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Like most of the locations detailed in this series so far, the Welch Cancer Center is predominantly conducting Phase 3 trials. The Welch Cancer Center is currently conducting relatively greater portions of Phase 2 and Phase 3 trials than the national average, but is well below the national averages for Phase 1, Phase 4, and “Other” trials. In fact, there is only one currently active Phase 1 trial and no active Phase 4 trials at the Welch Cancer Center1.

 

Next, the currently active clinical trials at the Welch Cancer Center are displayed by their intervention type. A single clinical trial can have multiple intervention types, which is why the percentages displayed exceed 100% when added together. The national distribution is also displayed for reference1.

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As seen, the Welch Cancer Center currently has relatively higher concentrations of drug, biological, procedure, dietary supplement, and “other”-type trials. However, it is well below the national average for device and behavioral trials; it is roughly 12 times below the national average for device trials and five times below the national average for behavioral trials1. This suggests oversight of Sheridan for these types of trials despite having infrastructure in place for a high capacity of clinical trials.

 

For a final graphic, the distribution of the Welch Cancer Center’s currently active trials (versus those of the entire country) on the basis of lead sponsor is shown below1. There are three categories of sponsor for this analysis: subsidiaries of the National Institutes of Health (NIH), Industry (usually referring to pharmaceutical companies), and sponsors labeled as “Other” (usually referring to physicians, health systems, or research groups and foundations.

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At the Welch Cancer Center, the currently active trials are virtually evenly split between being sponsored by the NIH and by an “Other” sponsor. Unsurprisingly, all of the NIH-sponsored active trials at the Welch Cancer Center are sponsored by the National Cancer Institute. Intuitively, oncology-related research groups dominate “Other” as well; the Southwest Oncology Group, Alliance for Clinical Trials in Oncology, and the ECOG-ACRIN Cancer Research Group are the most frequent trial sponsors of this category at Welch1.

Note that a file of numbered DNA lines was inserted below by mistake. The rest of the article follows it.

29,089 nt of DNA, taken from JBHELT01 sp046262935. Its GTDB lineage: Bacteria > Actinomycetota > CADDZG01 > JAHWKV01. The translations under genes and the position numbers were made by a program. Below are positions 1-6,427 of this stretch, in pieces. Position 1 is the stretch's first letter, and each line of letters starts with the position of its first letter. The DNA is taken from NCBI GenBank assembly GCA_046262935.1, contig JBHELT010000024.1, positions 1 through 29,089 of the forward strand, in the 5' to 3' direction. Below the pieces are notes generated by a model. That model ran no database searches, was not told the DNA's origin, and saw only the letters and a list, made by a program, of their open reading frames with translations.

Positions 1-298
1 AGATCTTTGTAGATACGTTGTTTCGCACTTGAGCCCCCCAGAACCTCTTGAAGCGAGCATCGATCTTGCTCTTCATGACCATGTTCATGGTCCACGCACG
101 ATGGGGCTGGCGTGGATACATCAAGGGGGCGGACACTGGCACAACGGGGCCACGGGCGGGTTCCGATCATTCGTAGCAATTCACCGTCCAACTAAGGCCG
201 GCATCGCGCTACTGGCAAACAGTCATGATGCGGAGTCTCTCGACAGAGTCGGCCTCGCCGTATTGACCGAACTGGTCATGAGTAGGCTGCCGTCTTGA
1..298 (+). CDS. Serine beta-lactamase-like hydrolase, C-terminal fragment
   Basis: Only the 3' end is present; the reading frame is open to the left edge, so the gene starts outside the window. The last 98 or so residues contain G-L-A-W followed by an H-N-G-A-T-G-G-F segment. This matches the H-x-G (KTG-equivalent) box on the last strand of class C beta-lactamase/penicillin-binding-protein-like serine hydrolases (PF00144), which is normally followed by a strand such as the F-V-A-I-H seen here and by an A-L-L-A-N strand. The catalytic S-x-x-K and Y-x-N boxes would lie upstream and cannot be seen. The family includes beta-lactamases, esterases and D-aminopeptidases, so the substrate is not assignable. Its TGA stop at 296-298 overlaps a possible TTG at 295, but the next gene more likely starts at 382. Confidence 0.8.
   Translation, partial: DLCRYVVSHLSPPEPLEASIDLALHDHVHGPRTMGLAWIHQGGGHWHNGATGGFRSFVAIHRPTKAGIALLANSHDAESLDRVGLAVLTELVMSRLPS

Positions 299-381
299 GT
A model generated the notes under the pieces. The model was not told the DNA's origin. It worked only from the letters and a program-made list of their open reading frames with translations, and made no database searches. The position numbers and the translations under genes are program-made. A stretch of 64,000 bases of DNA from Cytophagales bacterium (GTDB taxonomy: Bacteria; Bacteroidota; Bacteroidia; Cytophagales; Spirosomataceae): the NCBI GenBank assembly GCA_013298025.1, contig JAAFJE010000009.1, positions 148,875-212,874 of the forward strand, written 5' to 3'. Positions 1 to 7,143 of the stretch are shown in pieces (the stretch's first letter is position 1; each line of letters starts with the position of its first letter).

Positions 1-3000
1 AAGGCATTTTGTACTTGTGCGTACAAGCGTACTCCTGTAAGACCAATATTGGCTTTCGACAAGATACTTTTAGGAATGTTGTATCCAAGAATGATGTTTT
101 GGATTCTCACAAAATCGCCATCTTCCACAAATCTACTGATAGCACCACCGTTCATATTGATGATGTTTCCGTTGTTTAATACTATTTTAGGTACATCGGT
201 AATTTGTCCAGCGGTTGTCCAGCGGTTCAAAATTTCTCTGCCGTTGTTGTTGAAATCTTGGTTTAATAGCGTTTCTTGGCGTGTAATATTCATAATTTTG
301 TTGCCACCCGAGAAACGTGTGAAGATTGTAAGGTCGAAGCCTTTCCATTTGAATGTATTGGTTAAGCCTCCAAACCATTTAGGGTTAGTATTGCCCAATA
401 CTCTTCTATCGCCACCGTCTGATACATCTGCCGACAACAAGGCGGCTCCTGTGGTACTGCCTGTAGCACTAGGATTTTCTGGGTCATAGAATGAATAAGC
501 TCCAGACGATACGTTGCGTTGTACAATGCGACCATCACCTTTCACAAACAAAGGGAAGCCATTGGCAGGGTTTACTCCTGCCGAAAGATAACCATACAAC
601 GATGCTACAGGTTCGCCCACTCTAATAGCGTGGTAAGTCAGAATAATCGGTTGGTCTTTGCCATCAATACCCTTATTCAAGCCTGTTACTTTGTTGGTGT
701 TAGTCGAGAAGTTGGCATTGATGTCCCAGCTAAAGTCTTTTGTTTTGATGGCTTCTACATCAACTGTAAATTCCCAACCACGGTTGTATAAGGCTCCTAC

Finally, we look at the conditions that are currently being studied the most at the Welch Cancer Center. In descending order, these conditions are Recurrent Squamous Cell Lung Carcinoma, Recurrent Breast Carcinoma, Stage 4 Squamous Cell Lung Carcinoma AJCC v7, Estrogen Receptor Negative, and HER2/Neu Negative Cancer. Given that the Welch Cancer Center accounts for 99% of Sheridan’s clinical trials, this order also rings true when applied to the area as a whole. This should come as no surprise due to a nationwide focus on cancer and oncology in the clinical trial industry1.

 

References

  1. Approximate attributable data as per the TrialScout database collapse as of 11/11/2019. All data is derived from https://clinicaltrials.gov/
  2. Haderlie, C. (2019, August 9). Compassionate care makes cancer doctor invaluable. Retrieved from https://thesheridanpress.com/110905/compassionate-care-makes-cancer-doctor-invaluable/
  3. Illiano, M. (2019, November 13). Hospital studies describe Wyoming health care struggles. Retrieved from https://thesheridanpress.com/115470/hospital-studies-describe-wyoming-health-care-struggles/
  4. Unknown Author. (Unknown Date). Cancer Care in the region. Retrieved from https://www.billingsclinic.com/services-specialties/cancer/cancer-care-in-the-region/
  5. Unknown Author. (2018, March 20). Technology Helps Solve Clinical Trial Accrual Challenges in the Community Setting. Retrieved from https://www.journalofclinicalpathways.com/news/technology-helps-solve-clinical-trial-accrual-challenges-community-setting
  6. Unknown Author. (Unknown Date). Sheridan, Wyoming. Retrieved from https://www.bestplaces.net/city/wyoming/sheridan
  7. S. Census Bureau, Population Division. (2019). Annual estimates of the resident population: April 1, 2010 to July 1, 2018 – United States – Combined statistical area; and for Puerto Rico. Retrieved from https://factfinder.census.gov/faces/tableservices/jsf/pages/productview.xhtml?src=bkmk
  8. Banks, L. (2019). Top 10 True Western Towns of 2018 - True West Magazine. [online] True West Magazine. Available at: https://truewestmagazine.com/top-10-true-western-towns-2018/ [Accessed 3 Jan. 2018].